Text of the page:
4.11 The diffusion coefficient of tetracycline in a hydroxyethyl methacrylate—methyl methacrylate copolymer film is D = 8.0 (±4.7) × 10–9 cm2/s and the partition coefficient, k, for tetracycline between the membrane and the reservoir is 6.8 (±5.9) × 10–3. The membrane thickness, h, of the trilaminar device is 1.40 × 10–2 cm, and the con-centration of tetracycline in the concentration, C0, is 0.02 g/cm3 of the core material. Calculate the release rate, Q/t, in units of mg/cm2 of tetracycline per day.

4.12 Drug A weighs 0.5 g and has a total surface area of 0.3 m2. In an experiment, it was found that 0.15 g of A (C) dissolved in 1000 mL of water in the first 2 min. Sink conditions were present. The saturation solubility was found to be 1.2 × 10–3 g/cm3. Calculate the dissolution rate constant in cm/min. Assume that saturation solubility, Csat, is much greater than the value C.

 

Answers:

4.1 B.

4.2 B. In passive transport, a drug travels from high concentration to a low concentration, whereas active transport moves drug molecules against a concentration gradient and requires energy.

4.3 C. Fick’s first law of diffusion states that the amount of material flow through a unit cross section of a barrier in unit time, which is known as the flux, is proportional to the concentration gradient. Fick’s first law of diffusion describes the diffusion process under steady-state conditions when the concentration gradient does not change with time.

4.4 D. The Noyes–Whitney equation describes the rate of drug dissolution from a tablet. Fick’s first law of diffusion is similar to the Noyes–Whitney equation in that both equations describe drug movement due to a concentration gradient. The Michaelis–Menten equation involves enzyme kinetics, whereas Henderson–Hasselbalch equations are used for determination of pH of the buffer and the extent of ionization of a drug molecule.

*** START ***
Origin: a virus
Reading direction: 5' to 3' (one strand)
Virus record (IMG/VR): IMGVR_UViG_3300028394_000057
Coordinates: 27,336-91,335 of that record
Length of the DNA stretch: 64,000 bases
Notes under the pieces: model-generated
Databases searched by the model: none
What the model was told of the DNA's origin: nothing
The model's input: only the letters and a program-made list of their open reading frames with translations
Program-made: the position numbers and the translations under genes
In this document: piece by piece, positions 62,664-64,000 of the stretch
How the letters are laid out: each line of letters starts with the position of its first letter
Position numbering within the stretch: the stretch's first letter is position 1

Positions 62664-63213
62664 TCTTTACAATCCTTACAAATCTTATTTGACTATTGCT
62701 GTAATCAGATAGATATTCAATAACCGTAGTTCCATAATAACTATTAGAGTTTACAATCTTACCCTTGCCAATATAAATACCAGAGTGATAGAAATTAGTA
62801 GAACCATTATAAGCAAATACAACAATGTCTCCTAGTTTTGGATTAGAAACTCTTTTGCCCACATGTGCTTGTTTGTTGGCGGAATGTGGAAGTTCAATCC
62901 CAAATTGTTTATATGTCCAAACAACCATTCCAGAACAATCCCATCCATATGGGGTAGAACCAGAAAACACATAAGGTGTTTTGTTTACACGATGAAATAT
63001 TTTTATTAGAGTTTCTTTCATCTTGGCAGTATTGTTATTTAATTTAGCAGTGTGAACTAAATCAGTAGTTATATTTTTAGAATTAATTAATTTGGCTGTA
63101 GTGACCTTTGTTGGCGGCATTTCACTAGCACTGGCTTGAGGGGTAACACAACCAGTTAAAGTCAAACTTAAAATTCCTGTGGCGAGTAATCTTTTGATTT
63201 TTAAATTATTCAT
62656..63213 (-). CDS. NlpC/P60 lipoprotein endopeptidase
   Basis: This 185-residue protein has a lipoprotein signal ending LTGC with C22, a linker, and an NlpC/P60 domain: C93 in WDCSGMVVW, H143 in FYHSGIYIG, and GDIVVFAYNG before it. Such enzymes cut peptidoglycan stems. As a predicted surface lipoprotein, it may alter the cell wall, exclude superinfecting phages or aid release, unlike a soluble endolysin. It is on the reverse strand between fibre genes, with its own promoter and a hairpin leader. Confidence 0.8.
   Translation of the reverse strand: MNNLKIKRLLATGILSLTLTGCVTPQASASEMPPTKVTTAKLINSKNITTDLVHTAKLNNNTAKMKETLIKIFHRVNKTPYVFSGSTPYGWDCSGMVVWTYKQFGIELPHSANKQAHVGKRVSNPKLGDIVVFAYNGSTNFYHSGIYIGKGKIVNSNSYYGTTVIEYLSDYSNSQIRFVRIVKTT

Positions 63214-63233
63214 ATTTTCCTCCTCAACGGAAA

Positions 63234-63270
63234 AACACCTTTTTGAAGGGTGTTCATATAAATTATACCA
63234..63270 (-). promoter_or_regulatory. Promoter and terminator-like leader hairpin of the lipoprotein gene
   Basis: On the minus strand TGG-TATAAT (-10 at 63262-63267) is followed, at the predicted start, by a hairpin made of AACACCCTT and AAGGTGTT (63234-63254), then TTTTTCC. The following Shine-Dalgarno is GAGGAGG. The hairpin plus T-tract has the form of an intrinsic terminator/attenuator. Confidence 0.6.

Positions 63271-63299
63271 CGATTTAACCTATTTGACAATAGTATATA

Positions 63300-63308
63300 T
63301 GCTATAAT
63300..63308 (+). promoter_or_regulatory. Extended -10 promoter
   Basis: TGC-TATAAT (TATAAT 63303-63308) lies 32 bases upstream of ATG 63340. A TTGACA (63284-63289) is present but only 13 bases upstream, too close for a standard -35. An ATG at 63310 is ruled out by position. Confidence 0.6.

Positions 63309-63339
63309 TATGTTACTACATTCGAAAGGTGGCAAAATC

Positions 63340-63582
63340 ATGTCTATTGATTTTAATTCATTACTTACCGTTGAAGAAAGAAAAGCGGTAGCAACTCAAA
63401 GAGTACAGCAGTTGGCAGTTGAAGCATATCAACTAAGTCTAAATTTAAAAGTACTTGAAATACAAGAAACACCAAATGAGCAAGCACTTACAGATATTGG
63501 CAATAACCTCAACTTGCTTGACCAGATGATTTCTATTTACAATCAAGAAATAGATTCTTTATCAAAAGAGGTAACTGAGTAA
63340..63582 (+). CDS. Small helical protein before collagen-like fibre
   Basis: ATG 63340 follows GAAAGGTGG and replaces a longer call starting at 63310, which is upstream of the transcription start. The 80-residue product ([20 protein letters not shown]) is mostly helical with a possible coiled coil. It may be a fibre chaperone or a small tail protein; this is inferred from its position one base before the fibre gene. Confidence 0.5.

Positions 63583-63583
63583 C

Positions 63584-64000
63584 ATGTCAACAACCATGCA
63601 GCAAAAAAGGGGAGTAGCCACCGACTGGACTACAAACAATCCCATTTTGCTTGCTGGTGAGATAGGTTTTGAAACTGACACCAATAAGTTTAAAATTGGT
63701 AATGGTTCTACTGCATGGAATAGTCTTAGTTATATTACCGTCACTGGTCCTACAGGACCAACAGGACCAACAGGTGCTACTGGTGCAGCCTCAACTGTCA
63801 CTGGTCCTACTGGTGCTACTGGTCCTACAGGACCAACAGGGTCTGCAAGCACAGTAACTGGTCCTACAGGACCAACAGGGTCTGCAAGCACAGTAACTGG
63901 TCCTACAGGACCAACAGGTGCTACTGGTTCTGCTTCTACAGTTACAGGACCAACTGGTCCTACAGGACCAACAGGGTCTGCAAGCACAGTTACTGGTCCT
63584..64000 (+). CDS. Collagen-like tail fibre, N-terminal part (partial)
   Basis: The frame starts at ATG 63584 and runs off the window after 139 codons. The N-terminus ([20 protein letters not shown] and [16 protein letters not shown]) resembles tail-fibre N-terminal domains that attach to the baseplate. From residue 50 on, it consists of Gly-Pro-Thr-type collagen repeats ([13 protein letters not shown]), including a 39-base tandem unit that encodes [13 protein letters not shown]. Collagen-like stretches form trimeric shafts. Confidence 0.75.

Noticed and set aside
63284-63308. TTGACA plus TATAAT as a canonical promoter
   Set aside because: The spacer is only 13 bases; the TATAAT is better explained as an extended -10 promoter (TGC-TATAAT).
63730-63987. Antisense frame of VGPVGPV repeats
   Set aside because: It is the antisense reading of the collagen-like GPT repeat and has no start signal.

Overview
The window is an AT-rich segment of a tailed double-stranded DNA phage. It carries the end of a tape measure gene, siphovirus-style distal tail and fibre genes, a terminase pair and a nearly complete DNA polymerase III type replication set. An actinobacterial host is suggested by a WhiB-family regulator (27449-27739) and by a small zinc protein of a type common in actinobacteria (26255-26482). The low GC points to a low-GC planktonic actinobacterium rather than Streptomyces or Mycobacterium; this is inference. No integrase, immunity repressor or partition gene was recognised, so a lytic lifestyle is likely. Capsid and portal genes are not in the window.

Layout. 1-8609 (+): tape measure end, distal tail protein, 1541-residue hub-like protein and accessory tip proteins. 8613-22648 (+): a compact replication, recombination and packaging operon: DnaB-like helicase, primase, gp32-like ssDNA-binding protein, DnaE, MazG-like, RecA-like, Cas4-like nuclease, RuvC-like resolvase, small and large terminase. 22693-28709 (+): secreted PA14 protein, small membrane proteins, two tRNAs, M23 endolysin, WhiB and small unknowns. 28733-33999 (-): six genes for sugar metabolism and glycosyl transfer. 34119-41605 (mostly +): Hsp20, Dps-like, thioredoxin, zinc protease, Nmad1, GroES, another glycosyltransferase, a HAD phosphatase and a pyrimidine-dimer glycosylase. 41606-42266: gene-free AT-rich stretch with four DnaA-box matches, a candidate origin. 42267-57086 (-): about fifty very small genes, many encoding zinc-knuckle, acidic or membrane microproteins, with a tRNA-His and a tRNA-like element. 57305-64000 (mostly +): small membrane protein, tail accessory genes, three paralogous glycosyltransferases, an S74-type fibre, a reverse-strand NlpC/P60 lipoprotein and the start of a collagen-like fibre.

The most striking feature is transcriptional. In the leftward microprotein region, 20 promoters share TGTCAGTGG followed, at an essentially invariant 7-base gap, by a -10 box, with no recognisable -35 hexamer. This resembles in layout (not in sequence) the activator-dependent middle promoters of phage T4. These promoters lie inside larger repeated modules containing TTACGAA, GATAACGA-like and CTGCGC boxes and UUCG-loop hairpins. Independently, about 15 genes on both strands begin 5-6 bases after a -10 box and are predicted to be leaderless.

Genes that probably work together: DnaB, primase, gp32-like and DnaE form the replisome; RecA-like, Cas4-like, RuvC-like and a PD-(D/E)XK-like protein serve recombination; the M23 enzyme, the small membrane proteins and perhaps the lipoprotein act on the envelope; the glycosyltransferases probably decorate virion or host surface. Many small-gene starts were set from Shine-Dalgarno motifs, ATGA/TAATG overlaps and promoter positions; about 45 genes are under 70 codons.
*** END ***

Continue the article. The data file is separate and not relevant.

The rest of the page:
4.5 D. Diffusion coefficient is not a constant. It is affected by changes in the concentration, temperature, pressure, solvent properties, and chemical nature of the diffusant.

4.6 B. According to the Noyes–Whitney equation, the rate of drug dissolution from a solid dosage form will increase with increase in surface area, which will increase with decrease in particle size or molecular weight of a drug.

4.7 C. The permeability of a weak electrolyte through a biological mem- brane depends on the degree of its ionization; the more lipophilic drug will permeate more, which is possible when its partition coefficient increases.

4.8 A. True

B . True

C. True

4.9 Fick’s first law of diffusion states that the amount of material (M) flowing through a unit cross section (S) of a barrier in unit time (t) is proportional to the concentration gradient (dC/dx).

J= 1/S dM/dt = − D dC/dx = D(C1 − C2) / h

Because K = C1/Cd = C2/Cr, we can rewrite this equation as

dM/ dt = DSK(Cd − Cr) / h  = DSKCd / h

The rate at which a solid dissolves in a solvent can be determined using the

Noyes–Whitney equation:

dM/ dt = kS(Cs − C)

Under sink conditions, when the drug concentration (C) is much less than the solubility of the drug (Cs), we can ignore C (C → 0). A sim-plified Noyes– Whitney equation can be used to measure dissolution rates:

dM/ dt = KSCs = DSCs/h

or

dC/dt = kSCs / V = DSCs / Vh

dM/ dt = DS(Cd − Cr) / h

D = 5× (10−4/175) ×1

D = 2 . 86 ×10−6 cm2 /s

4.10 dM / d t = S × D × (C1 C2)/h, dM/ dt = (2 .5 ×103 ) × (1 . 75 ×107 ) × (0 .35 2.1 ×104 )/(1 .25 × 10 4) = 1.225mg/s

4.11 Q/t = kDC0/h = (6 .8× 103 )(8 ×109 cm2 /s)

 (0 .02 g/cm3 )/(1.40 ×102 cm) = 7 .77 ×1011 gcm 2 s1

To obtain the results in micrograms per day, one must multiply the result by 106 μg/g and 86,400 s/24 h day.

Q/t = (7 .77 ×10 11) gcm2 s 1(106 µg/g)(86, 400 s/day)

= 6 .71 µg/cm2day

4.12 Cs >> C, dM/dt = kS(Cs C) = kSCs